Since his post-9/11 essay on poetry and politics, "The Emergency," Andrew Joron has been regarded as one of American poetry's most profound practitioners. Trance Archive, Volume 3 in our City Lights Spotlight series, draws on over 20 years of Joron's work, tracing his trajectory from his early days as a science fiction poet to his later fusion of surrealist romanticism and language poetry materialism into what he calls "speculative lyric." Infused with radical politics, Joron's poetry takes inspiration from chaos and complexity theory, and reflects personal associations ranging from anarchist philosopher Paul Feyerabend to surrealist mystic Philip Lamantia. Featuring long out-of-print work as well as new poems, Trance Archive affirms Joron's place among major contemporary poets.
"Where is it but in Andrew Joron's work that 'A simulated victory / Crawls like a glove / Animated by music' or that 'a ball sobs for its nearness to a bell'? On speaking terms with a range of old and recent art and science, Joron's writing is filled with predicative invention, nominative élan, surprises near side and far side, the buzz that words and sub-words conduct among themselves. Trance Archive is a wrought, formidable book of sound, sight, sense and instigation."—Nathaniel Mackey, author of Whatsaid Serif (1998) and Splay Anthem (2006)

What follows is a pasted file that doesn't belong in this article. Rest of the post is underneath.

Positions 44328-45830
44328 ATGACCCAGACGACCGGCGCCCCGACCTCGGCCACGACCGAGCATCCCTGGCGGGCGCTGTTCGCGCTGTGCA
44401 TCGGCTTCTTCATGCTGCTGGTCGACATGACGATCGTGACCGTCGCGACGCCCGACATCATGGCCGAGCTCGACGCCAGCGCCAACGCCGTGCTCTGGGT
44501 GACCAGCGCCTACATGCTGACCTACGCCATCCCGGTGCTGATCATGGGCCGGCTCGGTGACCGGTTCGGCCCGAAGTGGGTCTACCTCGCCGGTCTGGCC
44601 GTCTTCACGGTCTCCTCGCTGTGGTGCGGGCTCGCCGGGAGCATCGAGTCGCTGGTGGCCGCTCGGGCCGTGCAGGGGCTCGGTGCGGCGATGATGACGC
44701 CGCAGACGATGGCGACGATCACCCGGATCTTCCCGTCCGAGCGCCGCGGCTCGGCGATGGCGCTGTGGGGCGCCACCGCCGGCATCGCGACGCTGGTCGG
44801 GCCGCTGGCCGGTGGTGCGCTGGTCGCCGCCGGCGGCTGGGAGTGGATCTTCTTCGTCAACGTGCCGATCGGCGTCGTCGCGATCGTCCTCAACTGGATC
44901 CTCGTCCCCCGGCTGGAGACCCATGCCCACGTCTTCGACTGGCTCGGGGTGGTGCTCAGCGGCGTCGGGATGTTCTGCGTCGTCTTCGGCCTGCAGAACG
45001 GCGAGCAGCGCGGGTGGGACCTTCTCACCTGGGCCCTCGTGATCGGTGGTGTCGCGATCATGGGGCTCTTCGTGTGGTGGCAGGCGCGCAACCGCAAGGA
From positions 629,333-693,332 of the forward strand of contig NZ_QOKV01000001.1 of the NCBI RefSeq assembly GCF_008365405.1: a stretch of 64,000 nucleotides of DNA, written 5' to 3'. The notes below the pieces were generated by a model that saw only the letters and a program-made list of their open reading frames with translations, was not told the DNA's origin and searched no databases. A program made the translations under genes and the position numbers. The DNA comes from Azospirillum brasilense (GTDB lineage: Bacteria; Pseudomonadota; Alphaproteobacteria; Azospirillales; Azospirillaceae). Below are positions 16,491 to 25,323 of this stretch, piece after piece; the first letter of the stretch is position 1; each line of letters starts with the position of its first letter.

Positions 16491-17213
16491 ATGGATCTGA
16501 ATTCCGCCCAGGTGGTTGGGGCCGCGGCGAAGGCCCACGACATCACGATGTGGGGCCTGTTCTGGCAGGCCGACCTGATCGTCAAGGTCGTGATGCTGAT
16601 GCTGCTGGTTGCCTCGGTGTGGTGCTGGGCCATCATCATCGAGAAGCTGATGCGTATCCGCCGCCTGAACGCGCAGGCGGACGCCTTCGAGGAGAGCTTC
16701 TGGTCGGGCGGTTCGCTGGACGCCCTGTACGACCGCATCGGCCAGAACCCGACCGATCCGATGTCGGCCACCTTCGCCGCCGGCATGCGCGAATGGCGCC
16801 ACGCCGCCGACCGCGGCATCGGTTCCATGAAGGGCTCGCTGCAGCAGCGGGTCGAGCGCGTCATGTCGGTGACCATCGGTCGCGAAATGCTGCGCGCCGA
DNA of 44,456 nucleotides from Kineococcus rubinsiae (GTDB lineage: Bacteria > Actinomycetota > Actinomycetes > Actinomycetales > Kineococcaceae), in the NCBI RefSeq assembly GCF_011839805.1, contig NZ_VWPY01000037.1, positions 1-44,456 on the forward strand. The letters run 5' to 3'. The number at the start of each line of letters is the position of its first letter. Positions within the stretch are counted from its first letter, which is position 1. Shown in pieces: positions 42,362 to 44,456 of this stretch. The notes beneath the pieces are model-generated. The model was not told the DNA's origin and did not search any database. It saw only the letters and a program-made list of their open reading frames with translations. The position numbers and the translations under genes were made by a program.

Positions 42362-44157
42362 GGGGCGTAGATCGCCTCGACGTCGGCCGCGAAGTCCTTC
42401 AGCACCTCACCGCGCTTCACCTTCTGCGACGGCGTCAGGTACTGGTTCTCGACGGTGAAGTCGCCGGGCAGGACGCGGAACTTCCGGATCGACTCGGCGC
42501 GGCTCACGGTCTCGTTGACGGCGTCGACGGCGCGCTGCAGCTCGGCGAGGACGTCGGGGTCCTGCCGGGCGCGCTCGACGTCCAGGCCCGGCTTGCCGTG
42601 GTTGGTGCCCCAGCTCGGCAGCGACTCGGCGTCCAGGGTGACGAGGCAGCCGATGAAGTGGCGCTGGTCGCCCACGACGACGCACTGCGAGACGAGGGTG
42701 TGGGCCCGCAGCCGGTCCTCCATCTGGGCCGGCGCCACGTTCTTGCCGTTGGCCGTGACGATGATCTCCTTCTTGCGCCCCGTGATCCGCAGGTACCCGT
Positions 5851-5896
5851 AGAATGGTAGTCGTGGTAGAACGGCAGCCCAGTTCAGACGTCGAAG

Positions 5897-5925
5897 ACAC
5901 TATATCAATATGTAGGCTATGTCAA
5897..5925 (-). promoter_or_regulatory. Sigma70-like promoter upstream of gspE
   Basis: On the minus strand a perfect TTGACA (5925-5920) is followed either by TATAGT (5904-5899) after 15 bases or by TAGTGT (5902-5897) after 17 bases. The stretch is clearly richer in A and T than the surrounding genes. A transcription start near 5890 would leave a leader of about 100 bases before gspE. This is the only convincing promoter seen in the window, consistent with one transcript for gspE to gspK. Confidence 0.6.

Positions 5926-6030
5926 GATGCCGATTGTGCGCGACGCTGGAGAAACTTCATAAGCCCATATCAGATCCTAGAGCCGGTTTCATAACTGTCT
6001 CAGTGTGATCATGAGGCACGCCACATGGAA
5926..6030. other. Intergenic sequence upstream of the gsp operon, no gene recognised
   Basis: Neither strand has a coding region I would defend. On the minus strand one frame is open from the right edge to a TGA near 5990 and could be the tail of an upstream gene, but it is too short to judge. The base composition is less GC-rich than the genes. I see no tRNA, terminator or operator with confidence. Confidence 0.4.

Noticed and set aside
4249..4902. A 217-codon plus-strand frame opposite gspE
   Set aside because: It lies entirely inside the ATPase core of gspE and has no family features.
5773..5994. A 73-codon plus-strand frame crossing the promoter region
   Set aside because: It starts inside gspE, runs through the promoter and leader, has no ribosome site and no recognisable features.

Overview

"Andrew Joron is a modern-day alchemist. He’s not interested in solipsistic self-enrichment; rather, he practices the art of transformation. Though aligned with the revolutionary impulse behind Surrealism—the conjuring of paradox to expand the possible—he appreciates the movement’s aesthetic limitations and has somehow, miraculously, managed to create poetry attuned to materialist critiques of language without abandoning any of the art’s mystery and metaphysical inquiry."—Noah Eli Gordon, Bookforum